New Unit of Energy from a “Godfather”

Watch out, Joule: there’s a new unit of energy measurement on the block that is oh so green.

The Rosenfeld, named after physicist and energy savings pioneer Arthur Rosenfeld, is defined as the electricity savings of 3 billion kilowatt-hours per year, the amount needed to replace the annual generation of a 500 megawatt coal-fired power plant, according to the press release from Lawrence Berkeley National Laboratory (LBNL).

There are 54 co-authors on the referred paper in Environmental Research Letters out today that suggests this new unit. Rosenfeld is considered to be a “godfather of energy efficiency” and has been “credited with being personally responsible for billions of dollars in energy savings,” according to Lab communications.

Rosenfeld received his Ph.D. in Physics in 1954 under Enrico Fermi, then joined the Department of Physics at the University of California at Berkeley. He worked with, and went on to lead, the Nobel prize-winning particle physics group of Luis Alvarez at Lawrence Berkeley National Laboratory. However he became very interested in energy usage and efficiency science, and in 1974, he began to focus his research in this field. He launched the Center for Building Science at LBNL and led it until 1994. The Center developed electronic ballasts for fluorescent lamps (which led to compact fluorescent lamps), low-emissivity windows, and the DOE-2 computer program for the energy analysis and design of buildings, for which Rosenfeld was personally responsible, as reported on the website of the California Energy Commission, for which Rosenfeld has served as a Commissioner for 10 years.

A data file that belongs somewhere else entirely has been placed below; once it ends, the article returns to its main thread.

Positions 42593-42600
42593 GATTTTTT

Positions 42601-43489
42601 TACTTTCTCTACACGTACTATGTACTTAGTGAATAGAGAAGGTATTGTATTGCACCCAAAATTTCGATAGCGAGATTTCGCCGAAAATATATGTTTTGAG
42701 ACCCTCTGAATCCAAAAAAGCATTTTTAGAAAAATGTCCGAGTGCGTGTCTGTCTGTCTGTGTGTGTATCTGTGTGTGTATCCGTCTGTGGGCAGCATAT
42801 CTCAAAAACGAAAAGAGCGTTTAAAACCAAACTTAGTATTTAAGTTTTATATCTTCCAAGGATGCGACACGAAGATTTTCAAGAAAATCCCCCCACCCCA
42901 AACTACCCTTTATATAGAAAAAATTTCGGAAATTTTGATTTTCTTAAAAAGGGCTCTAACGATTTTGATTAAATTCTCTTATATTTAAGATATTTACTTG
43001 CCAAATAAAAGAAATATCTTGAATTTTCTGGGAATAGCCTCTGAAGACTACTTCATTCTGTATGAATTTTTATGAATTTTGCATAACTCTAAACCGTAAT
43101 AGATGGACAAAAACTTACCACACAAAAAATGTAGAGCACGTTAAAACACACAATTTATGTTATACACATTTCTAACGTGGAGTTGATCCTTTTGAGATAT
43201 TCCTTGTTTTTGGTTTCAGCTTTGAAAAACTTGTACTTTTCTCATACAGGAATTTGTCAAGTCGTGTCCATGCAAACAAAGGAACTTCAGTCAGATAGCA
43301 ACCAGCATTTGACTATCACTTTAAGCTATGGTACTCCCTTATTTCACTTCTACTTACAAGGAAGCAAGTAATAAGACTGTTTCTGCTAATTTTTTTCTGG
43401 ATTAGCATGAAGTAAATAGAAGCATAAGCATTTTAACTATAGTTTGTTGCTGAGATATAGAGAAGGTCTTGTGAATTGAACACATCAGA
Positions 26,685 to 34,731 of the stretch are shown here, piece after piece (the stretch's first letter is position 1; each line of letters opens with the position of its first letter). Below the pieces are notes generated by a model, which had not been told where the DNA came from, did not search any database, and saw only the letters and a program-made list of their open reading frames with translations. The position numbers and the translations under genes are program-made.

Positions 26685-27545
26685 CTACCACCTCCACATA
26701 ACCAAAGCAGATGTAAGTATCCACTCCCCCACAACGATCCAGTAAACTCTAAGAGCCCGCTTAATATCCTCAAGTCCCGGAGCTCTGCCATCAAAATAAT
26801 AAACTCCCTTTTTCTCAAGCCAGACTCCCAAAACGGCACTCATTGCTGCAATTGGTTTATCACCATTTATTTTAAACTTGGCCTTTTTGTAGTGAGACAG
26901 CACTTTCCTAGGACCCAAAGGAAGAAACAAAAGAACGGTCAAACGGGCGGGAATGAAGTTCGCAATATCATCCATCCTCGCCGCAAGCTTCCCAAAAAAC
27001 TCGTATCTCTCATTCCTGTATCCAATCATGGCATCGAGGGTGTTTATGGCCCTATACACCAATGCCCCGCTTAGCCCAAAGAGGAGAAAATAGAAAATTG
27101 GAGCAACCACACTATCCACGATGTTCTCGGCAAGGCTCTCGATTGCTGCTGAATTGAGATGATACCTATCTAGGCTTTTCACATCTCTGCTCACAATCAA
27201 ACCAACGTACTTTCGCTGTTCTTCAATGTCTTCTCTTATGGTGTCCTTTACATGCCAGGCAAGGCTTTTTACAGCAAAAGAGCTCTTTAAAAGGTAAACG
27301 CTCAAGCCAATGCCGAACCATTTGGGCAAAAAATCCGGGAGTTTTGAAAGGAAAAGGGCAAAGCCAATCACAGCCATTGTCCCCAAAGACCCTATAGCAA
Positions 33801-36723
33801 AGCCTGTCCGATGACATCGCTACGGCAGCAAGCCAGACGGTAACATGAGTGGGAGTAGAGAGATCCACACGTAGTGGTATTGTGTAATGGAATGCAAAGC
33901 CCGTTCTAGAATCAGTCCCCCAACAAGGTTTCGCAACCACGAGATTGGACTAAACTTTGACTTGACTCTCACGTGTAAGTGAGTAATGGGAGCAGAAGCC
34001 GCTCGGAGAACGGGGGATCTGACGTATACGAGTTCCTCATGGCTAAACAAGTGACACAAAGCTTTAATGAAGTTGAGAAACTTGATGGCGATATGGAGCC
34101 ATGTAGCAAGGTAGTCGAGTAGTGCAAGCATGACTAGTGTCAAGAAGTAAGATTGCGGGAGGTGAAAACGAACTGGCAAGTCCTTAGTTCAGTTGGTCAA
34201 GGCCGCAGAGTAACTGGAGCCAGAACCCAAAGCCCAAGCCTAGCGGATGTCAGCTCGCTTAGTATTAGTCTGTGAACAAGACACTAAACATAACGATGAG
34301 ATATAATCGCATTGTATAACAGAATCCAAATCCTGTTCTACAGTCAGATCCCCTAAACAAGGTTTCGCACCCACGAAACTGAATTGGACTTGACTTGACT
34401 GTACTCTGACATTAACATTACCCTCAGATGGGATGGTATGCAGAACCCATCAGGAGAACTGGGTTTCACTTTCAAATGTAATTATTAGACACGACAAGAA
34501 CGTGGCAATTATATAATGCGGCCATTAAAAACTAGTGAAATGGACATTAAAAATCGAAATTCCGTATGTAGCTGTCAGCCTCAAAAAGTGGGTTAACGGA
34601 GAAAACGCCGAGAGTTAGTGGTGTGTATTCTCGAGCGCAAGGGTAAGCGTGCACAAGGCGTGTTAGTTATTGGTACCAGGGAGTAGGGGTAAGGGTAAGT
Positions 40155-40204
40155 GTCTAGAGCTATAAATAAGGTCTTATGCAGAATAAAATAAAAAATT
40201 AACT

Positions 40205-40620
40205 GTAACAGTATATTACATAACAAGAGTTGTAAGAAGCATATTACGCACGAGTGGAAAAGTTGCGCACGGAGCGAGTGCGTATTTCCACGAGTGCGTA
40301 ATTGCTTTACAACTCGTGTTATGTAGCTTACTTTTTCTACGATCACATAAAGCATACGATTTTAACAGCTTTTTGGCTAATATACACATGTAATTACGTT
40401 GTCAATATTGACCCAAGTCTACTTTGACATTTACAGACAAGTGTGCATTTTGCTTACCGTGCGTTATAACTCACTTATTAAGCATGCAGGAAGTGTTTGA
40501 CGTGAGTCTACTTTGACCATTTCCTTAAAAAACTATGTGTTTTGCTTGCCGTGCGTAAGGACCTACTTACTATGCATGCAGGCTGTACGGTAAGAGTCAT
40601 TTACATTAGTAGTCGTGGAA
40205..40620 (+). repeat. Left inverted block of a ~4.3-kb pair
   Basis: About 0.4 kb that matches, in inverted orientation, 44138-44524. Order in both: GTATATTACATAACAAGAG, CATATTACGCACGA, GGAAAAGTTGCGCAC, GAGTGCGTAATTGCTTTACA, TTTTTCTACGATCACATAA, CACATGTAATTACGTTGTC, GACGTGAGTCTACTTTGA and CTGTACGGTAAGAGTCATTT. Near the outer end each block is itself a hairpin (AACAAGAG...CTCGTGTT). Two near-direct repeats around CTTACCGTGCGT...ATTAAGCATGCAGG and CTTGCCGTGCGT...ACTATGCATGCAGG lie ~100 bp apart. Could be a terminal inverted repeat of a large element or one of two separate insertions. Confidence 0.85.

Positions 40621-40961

Now that he has completed two terms as a Commissioner, he is returning to LBNL to continue his research.

It is not every day that a new unit of measurement is announced, nor is it often that it is named after a physicist. Of course, this physicist already has a few terms named after him. The “Rosenfeld effect” clarifies “why California’s per capital electricity usage has remained flat since the mid-1970s while U.S. usage has climbed steadily and is now 50 percent higher than it was 40 years ago.” The term has been popularized by U.S. Secretary of Energy Stephen Chu, who has called Rosenfeld a hero of his, according to the press release.

There is also “Rosenfeld’s Law,” which states that the amount of energy required to produce one dollar of economic output has decreased by about 1 percent per year since 1845.

Ashok Gadgil, acting director of Berkeley Lab’s Energy and Environmental Technologies Division and one of the co-authors, says the timing of the Rosenfeld unit is particularly apropos. “We’re launching this definition at a time when we’re on the cusp, I think, from not worrying about carbon emissions to worrying like crazy about carbon emissions. It’s also a very practical way to think about energy resources.”

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